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Diabetes Distress Among Dyads of Patients and Their Health Supporters: Links With Functional Support, Metabolic Outcomes, and Cardiac Risk.

Lee AA, Heisler M, Trivedi R, Obrosky DS, Mor MK, Piette JD, Rosland AM. Diabetes Distress Among Dyads of Patients and Their Health Supporters: Links With Functional Support, Metabolic Outcomes, and Cardiac Risk. Annals of behavioral medicine : a publication of the Society of Behavioral Medicine. 2021 Oct 4; 55(10):949-955.

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Abstract:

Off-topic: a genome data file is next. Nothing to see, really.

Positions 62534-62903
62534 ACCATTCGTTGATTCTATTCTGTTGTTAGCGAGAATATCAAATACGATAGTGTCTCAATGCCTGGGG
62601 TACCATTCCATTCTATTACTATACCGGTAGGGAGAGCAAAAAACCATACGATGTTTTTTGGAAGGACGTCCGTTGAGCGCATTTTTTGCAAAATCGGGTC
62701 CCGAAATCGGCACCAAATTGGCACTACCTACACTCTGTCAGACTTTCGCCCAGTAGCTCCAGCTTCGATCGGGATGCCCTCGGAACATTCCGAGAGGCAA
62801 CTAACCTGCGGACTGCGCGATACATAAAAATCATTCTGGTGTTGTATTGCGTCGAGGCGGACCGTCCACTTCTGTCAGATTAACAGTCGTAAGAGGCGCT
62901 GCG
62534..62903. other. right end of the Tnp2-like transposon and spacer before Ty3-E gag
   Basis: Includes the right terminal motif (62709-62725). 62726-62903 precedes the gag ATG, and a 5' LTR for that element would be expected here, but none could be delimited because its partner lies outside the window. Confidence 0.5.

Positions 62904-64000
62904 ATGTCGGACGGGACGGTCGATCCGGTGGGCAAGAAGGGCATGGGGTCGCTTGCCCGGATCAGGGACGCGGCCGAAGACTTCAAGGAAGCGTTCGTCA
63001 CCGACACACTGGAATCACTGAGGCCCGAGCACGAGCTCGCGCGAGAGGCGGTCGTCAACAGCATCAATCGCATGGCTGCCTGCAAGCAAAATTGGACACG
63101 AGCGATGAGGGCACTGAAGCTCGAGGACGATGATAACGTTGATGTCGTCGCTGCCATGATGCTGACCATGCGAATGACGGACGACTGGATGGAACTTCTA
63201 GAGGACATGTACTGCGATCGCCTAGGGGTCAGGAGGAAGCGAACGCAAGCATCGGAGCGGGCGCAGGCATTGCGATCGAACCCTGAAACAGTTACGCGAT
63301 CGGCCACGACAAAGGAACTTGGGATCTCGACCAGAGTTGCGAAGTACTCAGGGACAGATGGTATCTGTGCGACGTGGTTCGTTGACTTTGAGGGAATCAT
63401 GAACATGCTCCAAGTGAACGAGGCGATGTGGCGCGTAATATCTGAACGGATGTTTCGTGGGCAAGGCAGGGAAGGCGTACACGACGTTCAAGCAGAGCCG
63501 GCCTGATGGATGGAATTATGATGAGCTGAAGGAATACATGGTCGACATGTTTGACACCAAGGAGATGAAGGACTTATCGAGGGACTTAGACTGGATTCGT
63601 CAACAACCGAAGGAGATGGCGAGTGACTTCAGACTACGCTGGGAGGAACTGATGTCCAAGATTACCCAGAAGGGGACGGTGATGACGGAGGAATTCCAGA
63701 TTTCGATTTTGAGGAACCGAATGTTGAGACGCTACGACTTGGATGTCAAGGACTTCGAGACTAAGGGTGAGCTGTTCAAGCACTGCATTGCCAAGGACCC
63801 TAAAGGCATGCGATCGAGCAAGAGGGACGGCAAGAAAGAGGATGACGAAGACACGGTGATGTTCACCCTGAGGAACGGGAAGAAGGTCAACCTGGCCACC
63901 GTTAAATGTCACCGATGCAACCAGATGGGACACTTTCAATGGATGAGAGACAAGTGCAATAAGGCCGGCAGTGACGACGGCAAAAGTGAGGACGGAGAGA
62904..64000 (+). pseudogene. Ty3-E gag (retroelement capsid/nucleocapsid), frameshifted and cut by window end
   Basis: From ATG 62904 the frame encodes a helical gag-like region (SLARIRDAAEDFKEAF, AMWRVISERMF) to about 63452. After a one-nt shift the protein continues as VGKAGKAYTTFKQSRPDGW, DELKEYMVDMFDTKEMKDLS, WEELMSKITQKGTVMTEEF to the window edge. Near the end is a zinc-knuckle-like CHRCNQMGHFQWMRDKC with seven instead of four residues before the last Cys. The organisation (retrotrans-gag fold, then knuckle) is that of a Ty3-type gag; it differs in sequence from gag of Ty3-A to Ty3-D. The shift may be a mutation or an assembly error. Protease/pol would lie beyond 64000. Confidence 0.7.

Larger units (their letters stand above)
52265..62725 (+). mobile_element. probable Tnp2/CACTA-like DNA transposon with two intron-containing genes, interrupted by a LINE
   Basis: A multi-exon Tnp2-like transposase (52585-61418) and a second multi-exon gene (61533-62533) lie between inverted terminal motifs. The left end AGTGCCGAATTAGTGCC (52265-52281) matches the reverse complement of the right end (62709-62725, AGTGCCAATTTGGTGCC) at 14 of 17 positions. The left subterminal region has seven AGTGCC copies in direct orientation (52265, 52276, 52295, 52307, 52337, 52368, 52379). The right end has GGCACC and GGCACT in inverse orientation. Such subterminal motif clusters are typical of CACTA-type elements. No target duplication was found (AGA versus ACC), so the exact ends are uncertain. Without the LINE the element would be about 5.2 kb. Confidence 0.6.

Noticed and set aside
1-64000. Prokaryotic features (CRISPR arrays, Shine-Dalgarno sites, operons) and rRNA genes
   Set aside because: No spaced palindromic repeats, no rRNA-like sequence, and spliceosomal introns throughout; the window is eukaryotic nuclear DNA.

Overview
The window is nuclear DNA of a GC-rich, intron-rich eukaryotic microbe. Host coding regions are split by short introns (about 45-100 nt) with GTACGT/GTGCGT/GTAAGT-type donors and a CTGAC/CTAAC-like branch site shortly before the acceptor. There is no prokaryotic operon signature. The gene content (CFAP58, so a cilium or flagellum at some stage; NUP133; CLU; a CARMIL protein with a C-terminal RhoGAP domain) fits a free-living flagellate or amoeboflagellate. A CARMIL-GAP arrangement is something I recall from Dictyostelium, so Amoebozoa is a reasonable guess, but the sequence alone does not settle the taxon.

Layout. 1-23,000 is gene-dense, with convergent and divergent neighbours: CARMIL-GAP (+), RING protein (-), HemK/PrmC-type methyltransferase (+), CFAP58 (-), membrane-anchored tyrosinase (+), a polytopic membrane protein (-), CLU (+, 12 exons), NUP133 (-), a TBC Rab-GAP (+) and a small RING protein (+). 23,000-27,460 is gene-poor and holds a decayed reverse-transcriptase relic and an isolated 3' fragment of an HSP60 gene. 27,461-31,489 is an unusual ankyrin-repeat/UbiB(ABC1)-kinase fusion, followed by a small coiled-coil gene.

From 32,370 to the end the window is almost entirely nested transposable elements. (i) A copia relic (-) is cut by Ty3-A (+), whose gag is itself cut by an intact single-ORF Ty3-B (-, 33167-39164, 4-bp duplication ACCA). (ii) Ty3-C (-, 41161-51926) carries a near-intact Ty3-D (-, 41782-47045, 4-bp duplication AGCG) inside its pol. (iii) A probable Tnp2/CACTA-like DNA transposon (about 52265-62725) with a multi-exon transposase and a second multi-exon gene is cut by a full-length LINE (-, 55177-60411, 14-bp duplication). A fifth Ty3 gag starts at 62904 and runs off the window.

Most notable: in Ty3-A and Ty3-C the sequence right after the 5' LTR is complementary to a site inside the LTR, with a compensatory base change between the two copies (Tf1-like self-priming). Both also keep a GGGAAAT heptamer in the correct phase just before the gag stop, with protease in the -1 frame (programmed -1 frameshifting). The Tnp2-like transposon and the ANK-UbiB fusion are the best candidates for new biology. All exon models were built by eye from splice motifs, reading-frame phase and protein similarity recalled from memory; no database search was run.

BACKGROUND: Patients with diabetes (PWD) often experience diabetes distress which is associated with worse self-management and glycemic control. In contrast, PWD who receive support from family and friends (supporters) have better diabetes outcomes. PURPOSE: To examine the associations of PWD diabetes distress and supporters'' distress about PWDs'' diabetes with supporters'' roles and PWD cardiometabolic outcomes. METHODS: We used baseline data from 239 adults with Type 2 diabetes and their supporters participating in a longitudinal trial. PWD and supporter diabetes distress (high vs. low) were determined using the Problem Areas in Diabetes Scale-5. Outcomes included PWD-reported help from supporters with self-care activities, supporter-reported strain, PWD metabolic outcomes (glycemic control [HbA1c], systolic blood pressure [SBP], and non-HDL cholesterol) and 5 and 10 year risk of cardiac event (calculated using the United Kingdom Prospective Diabetes Study algorithm). RESULTS: PWDs with high diabetes distress were more likely to report that their supporters helped with taking medications, coordinating medical care, and home glucose testing (p''s < .05), but not more likely to report help with diet or exercise. High supporter distress was associated with greater supporter strain (p < .001). High supporter diabetes distress was associated with higher PWD HbA1c (p = .045), non-HDL cholesterol (p = .011), and 5 (p = .002) and 10 year (p = .001) cardiac risk. CONCLUSIONS: Adults with high diabetes distress report more supporter help with medically focused self-management but not with diet and exercise. Supporter distress about PWD diabetes was consistently associated with worse outcomes. PWD diabetes distress had mixed associations with their diabetes outcomes.





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